Updating or upgrading your insulation is never as simple as simply installing new insulation. This is especially true when you have vermiculite insulation, which has a bit of a checkered history.
Blowing insulation over vermiculite is possible only if a particular condition is met. If this condition is not met, then the practice is considered to be dangerous.
Insulation should not be blown over vermiculite because it may contain asbestos. If installing blown-in insulation is necessary, first test the vermiculite for asbestos. If the test is positive, rather install batt insulation over the vermiculite.
Vermiculite Insulation May Contain Asbestos
Vermiculite is a naturally occurring mineral that is not inherently harmful.
However, between the 1940s and the 1980s, most of the vermiculite used in insulation in North America was supplied by the Libby mine in Montana and distributed by the Zonolite Company. This mine was contaminated with asbestos.
The number of asbestos fibers in vermiculite insulation depends on where the vermiculite was from in the mine and the extent to which that part was contaminated. However, there is no level of safe exposure when it comes to asbestos.
Asbestos is friable, which means it can be easily broken up, and the small fibers are released into the air from where they can be inhaled.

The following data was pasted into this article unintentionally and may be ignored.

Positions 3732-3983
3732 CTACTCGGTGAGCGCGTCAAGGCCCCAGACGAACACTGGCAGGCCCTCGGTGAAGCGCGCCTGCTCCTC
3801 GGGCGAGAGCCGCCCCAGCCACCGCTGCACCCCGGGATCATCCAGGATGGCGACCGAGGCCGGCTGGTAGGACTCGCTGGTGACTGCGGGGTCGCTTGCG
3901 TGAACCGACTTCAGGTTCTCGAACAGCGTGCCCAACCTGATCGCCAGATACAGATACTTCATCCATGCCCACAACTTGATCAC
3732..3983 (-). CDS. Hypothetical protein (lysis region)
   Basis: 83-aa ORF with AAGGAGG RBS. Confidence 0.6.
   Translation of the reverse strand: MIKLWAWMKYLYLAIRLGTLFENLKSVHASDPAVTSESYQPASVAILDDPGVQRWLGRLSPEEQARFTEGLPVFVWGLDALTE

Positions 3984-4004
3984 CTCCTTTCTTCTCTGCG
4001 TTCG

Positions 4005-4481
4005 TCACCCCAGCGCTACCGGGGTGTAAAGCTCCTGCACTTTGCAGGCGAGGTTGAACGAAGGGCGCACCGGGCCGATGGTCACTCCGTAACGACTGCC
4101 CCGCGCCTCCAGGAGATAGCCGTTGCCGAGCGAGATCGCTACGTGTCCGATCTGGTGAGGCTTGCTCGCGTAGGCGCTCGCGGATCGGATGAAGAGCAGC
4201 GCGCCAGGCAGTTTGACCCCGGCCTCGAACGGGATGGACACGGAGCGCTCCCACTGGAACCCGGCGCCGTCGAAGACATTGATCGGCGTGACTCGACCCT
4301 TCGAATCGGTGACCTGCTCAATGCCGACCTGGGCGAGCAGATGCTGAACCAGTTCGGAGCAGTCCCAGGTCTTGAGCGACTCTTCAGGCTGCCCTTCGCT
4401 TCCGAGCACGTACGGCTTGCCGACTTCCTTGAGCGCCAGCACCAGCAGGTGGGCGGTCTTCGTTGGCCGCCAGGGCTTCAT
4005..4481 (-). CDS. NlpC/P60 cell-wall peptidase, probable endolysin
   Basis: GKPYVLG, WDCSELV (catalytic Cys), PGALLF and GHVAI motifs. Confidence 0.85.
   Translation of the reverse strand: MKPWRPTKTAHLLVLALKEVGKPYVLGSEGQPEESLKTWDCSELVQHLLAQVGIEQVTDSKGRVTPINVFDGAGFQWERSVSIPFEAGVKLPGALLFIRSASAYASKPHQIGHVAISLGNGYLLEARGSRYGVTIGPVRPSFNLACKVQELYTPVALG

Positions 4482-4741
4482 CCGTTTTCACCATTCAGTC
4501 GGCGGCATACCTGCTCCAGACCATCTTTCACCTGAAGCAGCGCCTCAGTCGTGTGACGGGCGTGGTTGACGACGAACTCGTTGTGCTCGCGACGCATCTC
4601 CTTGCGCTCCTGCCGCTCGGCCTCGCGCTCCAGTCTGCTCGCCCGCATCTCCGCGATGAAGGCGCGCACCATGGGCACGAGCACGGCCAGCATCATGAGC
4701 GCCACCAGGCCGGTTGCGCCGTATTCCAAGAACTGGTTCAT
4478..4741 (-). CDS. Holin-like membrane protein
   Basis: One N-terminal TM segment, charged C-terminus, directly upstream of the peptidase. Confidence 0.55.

When the particles enter the lungs, they remain there for an extended period. This results in abrasions and accumulated scar tissue in the lungs. The build-up of scar tissue limits respiratory function.
Research also shows that asbestos is a carcinogen that can cause cancer.
Vermiculite Must Be Left Alone
Vermiculite that contains or may contain asbestos is something you should avoid messing with.
The Canada Mortgage and Housing Corporation, Health Canada, the EPA, and other reputable sources recommend leaving vermiculite alone. This means you should not remove it unnecessarily and you should not enter the attic unnecessarily and without taking the proper precautions.
As mentioned, asbestos in your home or building is a hazard for the occupants. However, the risk of removing it is often greater than the risk of leaving it in and ensuring it is not disturbed.
Blowing Insulation Will Disturb the Vermiculite
Blowing in new insulation involves using specialized equipment, i.e., blowers. They are designed to propel insulation into small, hard-to-reach areas.
The blower is connected to a hose pipe, which is attached to an insulation bag. This insulation is then blown into the desired area.
When blown insulation is distributed throughout your attic, it stirs up and disturbs the vermiculite as well as any asbestos fibers present.
Asbestos fibers are light enough to remain suspended in the air for an extended period. In this time, they can move through any small openings into other areas of your home.
Most often, the insulation is blown in from inside the attic. Additionally, because the vermiculite insulation is already laid, reaching certain parts of the attic with the new insulation may require moving the vermiculite to the side temporarily.
This means that the person installing the new insulation will be exposed, the equipment will be contaminated, and the open door access door/hatch can allow any airborne fibers to leave the attic into other parts of the house.